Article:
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  • Carlos Marin


For those of you who are a bit unfamiliar with the history of the music business, publishing companies and radio labels have viciously competed for the radio performance of their artist’s catalogue. This became particularly evident after the copyright act of 1976, as the industry had a clearer guideline on how copyright, and specially royalties, behaved. Royalties are residual payments done to copyright holders for the public performance, or reproduction, of their creation. In simpler words, you made a song that is fire as hell and businesses are using your creation to make a lot of money, so you got dibs on that dough. Whenever a song is performed publicly, entities who’s entire job is to gather money from those performances (Performance Rights Organizations, PROs in short) pay the songwriters (and their labels... mostly the labels...) for their original work.

Unfortunately, a very unethical (and illegal) practice developed during this golden age of music, in which publishers and labels would pay (bribe) radio stations for songs to be played. This was called Payola, and it was one of the most damaging practices in the music industry‘s history. According to The Music Copyright Manual by Jim Jesse, this practice and it’s variations existed very well until the 2000s, when the arrival of the mp3 changed the rules of the game. Why this practice damaging and illegal? Because it’s an unfair treatment of art, in which only those with a lot of money to “pay for plays” could get their music out there and everyone else was screwed.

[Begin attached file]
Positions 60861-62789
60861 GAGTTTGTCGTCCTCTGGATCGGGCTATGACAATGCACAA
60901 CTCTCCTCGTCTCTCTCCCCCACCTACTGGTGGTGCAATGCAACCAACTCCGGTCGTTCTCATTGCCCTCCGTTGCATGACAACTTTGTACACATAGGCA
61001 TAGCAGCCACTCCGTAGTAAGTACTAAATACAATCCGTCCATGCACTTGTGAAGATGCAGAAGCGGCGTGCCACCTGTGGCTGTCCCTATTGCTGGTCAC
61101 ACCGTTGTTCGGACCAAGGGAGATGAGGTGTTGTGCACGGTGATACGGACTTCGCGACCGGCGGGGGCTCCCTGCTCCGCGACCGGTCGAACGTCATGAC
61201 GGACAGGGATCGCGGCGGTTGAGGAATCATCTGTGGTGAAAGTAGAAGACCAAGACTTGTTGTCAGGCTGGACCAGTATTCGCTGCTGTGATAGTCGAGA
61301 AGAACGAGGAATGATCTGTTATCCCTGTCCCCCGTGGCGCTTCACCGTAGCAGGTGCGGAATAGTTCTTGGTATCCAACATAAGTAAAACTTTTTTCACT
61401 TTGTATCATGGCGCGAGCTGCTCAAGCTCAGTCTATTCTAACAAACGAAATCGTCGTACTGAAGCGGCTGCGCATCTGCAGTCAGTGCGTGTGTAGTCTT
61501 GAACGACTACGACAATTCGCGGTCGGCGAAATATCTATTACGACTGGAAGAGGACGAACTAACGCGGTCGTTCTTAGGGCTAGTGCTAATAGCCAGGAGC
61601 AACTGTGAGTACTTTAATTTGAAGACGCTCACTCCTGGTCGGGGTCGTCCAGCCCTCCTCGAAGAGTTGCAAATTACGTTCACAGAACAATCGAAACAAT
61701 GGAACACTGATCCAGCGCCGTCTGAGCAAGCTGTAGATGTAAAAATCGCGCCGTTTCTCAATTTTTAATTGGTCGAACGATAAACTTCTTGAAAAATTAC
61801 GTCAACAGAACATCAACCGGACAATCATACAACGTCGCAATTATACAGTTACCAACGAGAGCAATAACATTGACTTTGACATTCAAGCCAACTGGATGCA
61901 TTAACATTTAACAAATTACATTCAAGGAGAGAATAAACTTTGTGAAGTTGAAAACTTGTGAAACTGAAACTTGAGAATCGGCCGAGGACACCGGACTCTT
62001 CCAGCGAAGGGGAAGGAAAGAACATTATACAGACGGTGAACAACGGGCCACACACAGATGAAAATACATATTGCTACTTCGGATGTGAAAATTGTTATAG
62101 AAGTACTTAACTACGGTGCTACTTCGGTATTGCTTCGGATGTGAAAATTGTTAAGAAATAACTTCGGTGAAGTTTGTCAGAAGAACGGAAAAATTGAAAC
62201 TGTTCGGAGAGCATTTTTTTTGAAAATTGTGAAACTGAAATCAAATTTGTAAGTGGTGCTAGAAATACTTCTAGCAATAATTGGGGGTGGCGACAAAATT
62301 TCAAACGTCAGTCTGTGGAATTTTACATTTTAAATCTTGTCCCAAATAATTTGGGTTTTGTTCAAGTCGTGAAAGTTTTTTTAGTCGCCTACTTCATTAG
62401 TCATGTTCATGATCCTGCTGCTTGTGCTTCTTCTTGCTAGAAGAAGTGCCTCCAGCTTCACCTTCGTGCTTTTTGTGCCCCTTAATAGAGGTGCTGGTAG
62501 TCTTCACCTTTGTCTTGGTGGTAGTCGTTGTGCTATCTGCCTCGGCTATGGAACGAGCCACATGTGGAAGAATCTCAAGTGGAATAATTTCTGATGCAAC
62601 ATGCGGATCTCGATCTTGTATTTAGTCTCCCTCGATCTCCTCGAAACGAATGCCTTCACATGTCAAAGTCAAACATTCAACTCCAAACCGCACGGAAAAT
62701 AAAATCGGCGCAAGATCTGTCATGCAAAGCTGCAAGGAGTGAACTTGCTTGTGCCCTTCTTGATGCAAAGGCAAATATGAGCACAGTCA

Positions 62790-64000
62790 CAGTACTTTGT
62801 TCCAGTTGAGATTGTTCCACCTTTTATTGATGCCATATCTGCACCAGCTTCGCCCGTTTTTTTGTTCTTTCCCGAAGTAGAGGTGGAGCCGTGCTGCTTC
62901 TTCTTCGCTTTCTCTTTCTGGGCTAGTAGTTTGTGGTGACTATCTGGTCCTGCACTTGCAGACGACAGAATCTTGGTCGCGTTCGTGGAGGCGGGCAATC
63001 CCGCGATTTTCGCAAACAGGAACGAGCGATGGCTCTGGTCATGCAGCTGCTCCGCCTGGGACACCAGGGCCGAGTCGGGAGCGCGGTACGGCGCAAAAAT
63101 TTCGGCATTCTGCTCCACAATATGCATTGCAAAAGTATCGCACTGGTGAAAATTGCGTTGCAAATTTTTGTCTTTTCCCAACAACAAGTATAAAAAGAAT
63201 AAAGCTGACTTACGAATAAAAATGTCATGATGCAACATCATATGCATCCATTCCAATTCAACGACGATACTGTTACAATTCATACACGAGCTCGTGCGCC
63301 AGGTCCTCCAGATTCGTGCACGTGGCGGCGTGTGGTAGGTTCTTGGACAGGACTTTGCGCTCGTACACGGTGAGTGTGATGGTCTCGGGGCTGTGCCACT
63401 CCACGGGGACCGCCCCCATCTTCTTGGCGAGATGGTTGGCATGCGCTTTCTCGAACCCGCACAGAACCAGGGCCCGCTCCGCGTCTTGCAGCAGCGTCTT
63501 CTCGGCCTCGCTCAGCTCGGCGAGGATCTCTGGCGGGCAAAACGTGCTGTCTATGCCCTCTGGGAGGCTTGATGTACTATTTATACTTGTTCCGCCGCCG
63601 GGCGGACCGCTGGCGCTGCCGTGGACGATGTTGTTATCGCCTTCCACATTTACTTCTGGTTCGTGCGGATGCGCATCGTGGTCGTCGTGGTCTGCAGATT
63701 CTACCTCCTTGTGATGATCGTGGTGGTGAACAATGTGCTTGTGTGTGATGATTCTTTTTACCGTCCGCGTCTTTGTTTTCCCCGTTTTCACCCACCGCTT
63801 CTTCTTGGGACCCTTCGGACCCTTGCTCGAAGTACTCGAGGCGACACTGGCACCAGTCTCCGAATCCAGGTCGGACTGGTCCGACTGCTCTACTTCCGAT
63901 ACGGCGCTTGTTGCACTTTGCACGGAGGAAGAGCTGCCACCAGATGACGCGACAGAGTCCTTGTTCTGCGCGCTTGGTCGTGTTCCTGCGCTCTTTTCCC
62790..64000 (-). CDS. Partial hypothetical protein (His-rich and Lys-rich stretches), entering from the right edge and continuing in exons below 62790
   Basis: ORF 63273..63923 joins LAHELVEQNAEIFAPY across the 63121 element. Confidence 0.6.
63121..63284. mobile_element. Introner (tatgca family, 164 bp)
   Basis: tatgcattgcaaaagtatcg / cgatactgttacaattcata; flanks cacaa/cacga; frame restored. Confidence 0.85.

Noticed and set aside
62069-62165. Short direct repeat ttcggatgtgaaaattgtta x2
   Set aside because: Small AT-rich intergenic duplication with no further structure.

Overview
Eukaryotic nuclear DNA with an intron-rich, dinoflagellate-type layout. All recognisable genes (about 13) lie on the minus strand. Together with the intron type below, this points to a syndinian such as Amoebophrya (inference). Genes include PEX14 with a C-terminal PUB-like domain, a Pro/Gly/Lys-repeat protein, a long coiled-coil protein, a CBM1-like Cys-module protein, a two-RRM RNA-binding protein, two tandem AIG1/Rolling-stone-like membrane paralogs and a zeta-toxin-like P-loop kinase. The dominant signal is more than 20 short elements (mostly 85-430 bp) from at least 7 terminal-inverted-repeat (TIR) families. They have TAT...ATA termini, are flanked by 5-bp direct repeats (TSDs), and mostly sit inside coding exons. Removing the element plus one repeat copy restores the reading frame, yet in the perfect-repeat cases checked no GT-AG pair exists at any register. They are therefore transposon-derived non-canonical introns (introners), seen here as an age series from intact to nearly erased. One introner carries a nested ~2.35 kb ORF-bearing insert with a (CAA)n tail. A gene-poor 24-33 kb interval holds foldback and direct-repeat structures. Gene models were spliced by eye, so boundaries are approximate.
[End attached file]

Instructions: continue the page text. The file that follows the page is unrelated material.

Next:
It sucked.

An example you could relate to are video games with a “pay to win” model. In these games, it doesn’t matter how much skill, understanding of the game, or luck during your play through you have; someone with way too much money on their hands will always win because they can purchase the top weapons, armor, spells, ammo, vehicle or whatever it is to give them an unfair advantage over everyone else who’s not rich.

(I used to be a gamer, and...)

This also sucked.